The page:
In the aroundtorso scenario, with a given coordinates {x _{ r },y _{ r }} for R, we have
and
where θ= arccos(d _{ r }/d _{ SD }).
Channel models
Accordingly, three types of channel models are considered in UWBbased WBANs for cooperative transmission, namely, alongtorso channel model, aroundtorso channel model, and inbody channel model.
In this paper, the effect of the body motion and the scattering inside the human body is taken into consideration. Since we assume that all onbody nodes are only located on the front side of the human body or on the back side of the human body rather than the limbs, the impact of the body motion can be ignored in the alongtorso and inbody scenarios based on the observations in the existing literature [17,18]. However, a walking motion produces measurable fluctuations in the aroundtorso scenario, which cannot be ignored [18]. Therefore, the shadowing (variations) from the body motion, modeled as a Lognormal distribution, is included into the aroundtorso path loss model. On the other hand, the scattering inside the human body is caused by the different material dielectric properties along the propagation path, which is also necessary to be considered in the inbody channel model [19]. Table 1 summarizes the corresponding parameters for the path loss (including shadowing) models [1820]. Notice that H _{0} represents the shadowing from the body motion, which is a Gaussian distributed random variable with mean 0.27 and standard deviation 1.5 [18]. H _{1} represents the scattering inside the human body, which is a Gaussian distributed random variable with zero mean and standard deviation 7.84 [19].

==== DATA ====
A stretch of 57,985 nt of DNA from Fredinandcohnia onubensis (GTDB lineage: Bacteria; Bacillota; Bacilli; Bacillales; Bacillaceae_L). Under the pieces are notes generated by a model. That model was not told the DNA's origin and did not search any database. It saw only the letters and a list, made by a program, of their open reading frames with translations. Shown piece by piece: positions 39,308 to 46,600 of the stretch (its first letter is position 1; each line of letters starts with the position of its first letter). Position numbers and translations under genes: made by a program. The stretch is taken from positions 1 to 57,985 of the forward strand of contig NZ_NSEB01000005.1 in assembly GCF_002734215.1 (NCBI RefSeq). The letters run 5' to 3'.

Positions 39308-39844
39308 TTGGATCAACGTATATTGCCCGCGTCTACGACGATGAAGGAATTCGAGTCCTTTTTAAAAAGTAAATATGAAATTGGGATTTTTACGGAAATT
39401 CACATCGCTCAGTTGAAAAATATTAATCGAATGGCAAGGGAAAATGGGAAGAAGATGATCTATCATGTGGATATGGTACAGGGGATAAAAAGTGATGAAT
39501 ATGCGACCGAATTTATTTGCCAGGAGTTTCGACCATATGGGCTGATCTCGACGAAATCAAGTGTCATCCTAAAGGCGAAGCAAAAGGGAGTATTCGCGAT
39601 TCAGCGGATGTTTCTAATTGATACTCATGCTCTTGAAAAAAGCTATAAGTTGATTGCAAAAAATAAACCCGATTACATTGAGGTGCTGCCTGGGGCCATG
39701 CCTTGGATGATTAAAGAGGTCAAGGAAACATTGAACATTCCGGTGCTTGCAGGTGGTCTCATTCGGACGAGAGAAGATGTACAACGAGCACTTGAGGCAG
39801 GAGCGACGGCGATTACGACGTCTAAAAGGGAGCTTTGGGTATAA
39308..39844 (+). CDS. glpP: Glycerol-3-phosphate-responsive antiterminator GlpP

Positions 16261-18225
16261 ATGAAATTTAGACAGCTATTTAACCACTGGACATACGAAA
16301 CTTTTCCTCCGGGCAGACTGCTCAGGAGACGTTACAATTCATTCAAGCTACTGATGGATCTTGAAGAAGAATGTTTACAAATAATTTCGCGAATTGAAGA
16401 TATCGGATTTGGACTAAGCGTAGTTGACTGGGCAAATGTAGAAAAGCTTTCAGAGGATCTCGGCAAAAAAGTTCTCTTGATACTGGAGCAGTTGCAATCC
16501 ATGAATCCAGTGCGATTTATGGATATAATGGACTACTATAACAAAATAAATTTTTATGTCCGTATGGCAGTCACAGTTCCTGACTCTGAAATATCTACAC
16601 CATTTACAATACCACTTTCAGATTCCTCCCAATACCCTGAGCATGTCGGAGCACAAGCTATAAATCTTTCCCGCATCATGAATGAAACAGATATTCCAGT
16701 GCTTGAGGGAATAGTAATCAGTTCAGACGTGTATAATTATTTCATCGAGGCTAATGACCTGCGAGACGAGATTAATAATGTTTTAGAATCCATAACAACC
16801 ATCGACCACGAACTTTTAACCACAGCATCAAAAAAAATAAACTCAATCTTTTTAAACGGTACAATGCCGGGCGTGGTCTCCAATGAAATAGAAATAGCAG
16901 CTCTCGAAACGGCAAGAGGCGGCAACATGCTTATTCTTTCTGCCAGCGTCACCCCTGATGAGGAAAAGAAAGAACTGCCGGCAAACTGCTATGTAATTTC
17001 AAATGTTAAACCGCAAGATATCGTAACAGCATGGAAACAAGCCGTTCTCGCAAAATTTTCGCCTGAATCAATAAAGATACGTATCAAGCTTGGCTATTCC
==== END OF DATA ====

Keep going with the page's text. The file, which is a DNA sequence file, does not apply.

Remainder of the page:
Since signals are transmitted over the alongtorso channel for the SR link and over the aroundtorso channels for the other two links, both channel models are used in the aroundtorso scenario^{b}.
From the path loss models defined in the log scale, the path losses in the linear scale from S to D, S to R, and R to D in the aroundtorso scenario can be obtained as,
and
respectively. \(M_{0}=({1}/{d_{0}})^{n_{0}}10^{L_{0}/10}\phantom {\dot {i}\!}\) and \(M_{1}=({1}/{d_{1}})^{n_{1}}10^{L_{1}/10}10^{H_{0}/10}\phantom {\dot {i}\!}\) are constant.
For all the links considered, the energynormalized channel impulse response (CIR) in the aroundtorso scenario can be written as
where k∈{S D,S R,R D} denotes the links from S to D, S to R, and R to D, respectively. L _{ k } is the number of multipaths, τ _{ l,k } is the delay of the lth path, and α _{ l,k } is the gain of the lth path. Since real signals are employed in UWB systems, each path gain is real also. Further detail on the delay profile for alongtorso and aroundtorso links can be found in [20]^{c}.
In the next section, the SE optimization in the aroundtorso scenario is investigated, which is taken as an example for the other two scenarios. We first introduce the SE of direct transmission. Then, the optimal SE of cooperative transmission is formulated based on the proposed model, and the joint optimal RL and PA is derived accordingly.
Spectral efficiency optimization
SE of direct transmission
Without loss of generality, we present the IRUWB signal transmission with pulseamplitude modulation (PAM).
When data is modulated, pulse shaped, and transmitted repeatedly over N _{ f } consecutive frames at S, the received signal at D is given by
where b is the transmitted symbol and P _{ s } is the transmit power of S and the value of P _{ s } depends on the battery power limit of S. In onbody transmissions, we assume that \(P_{s}\leq P^{o}_{\text {max}}\), where \(P^{o}_{\text {max}}\) is the maximum transmit power for the onbody node, which is constrained by the Federal Communications Commission (FCC) power spectral density (PSD) emission limit for UWB signals (accordingly, we assume that \(P_{s}\leq P^{i}_{\text {max}}\) in the inbody scenario).